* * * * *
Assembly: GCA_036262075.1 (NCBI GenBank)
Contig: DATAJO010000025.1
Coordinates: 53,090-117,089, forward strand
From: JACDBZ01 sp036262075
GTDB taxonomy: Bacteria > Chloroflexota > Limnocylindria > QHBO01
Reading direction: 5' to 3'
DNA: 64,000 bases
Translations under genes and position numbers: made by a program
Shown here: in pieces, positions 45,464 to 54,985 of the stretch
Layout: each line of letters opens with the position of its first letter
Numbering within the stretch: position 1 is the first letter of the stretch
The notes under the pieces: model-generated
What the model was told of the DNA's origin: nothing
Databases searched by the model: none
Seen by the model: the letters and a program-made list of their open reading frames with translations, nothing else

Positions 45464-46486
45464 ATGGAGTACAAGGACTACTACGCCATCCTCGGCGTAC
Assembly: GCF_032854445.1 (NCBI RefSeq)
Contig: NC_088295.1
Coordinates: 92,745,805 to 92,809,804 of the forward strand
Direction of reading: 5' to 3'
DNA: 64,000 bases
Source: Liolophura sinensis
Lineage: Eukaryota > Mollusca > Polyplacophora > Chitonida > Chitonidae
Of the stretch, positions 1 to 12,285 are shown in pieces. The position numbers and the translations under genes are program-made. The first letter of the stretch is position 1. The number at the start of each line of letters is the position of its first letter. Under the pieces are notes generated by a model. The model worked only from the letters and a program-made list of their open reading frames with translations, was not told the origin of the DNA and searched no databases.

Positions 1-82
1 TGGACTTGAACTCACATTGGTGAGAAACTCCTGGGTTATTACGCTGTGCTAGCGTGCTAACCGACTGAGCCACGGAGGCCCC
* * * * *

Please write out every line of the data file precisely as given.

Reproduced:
Assembly: GCA_036262075.1 (NCBI GenBank)
Contig: DATAJO010000025.1
Coordinates: 53,090-117,089, forward strand
From: JACDBZ01 sp036262075
GTDB taxonomy: Bacteria > Chloroflexota > Limnocylindria > QHBO01
Reading direction: 5' to 3'
DNA: 64,000 bases
Translations under genes and position numbers: made by a program
Shown here: in pieces, positions 45,464 to 54,985 of the stretch
Layout: each line of letters opens with the position of its first letter
Numbering within the stretch: position 1 is the first letter of the stretch
The notes under the pieces: model-generated
What the model was told of the DNA's origin: nothing
Databases searched by the model: none
Seen by the model: the letters and a program-made list of their open reading frames with translations, nothing else

Positions 45464-46486
45464 ATGGAGTACAAGGACTACTACGCCATCCTCGGCGTAC
Assembly: GCF_032854445.1 (NCBI RefSeq)
Contig: NC_088295.1
Coordinates: 92,745,805 to 92,809,804 of the forward strand
Direction of reading: 5' to 3'
DNA: 64,000 bases
Source: Liolophura sinensis
Lineage: Eukaryota > Mollusca > Polyplacophora > Chitonida > Chitonidae
Of the stretch, positions 1 to 12,285 are shown in pieces. The position numbers and the translations under genes are program-made. The first letter of the stretch is position 1. The number at the start of each line of letters is the position of its first letter. Under the pieces are notes generated by a model. The model worked only from the letters and a program-made list of their open reading frames with translations, was not told the origin of the DNA and searched no databases.

Positions 1-82
1 TGGACTTGAACTCACATTGGTGAGAAACTCCTGGGTTATTACGCTGTGCTAGCGTGCTAACCGACTGAGCCACGGAGGCCCC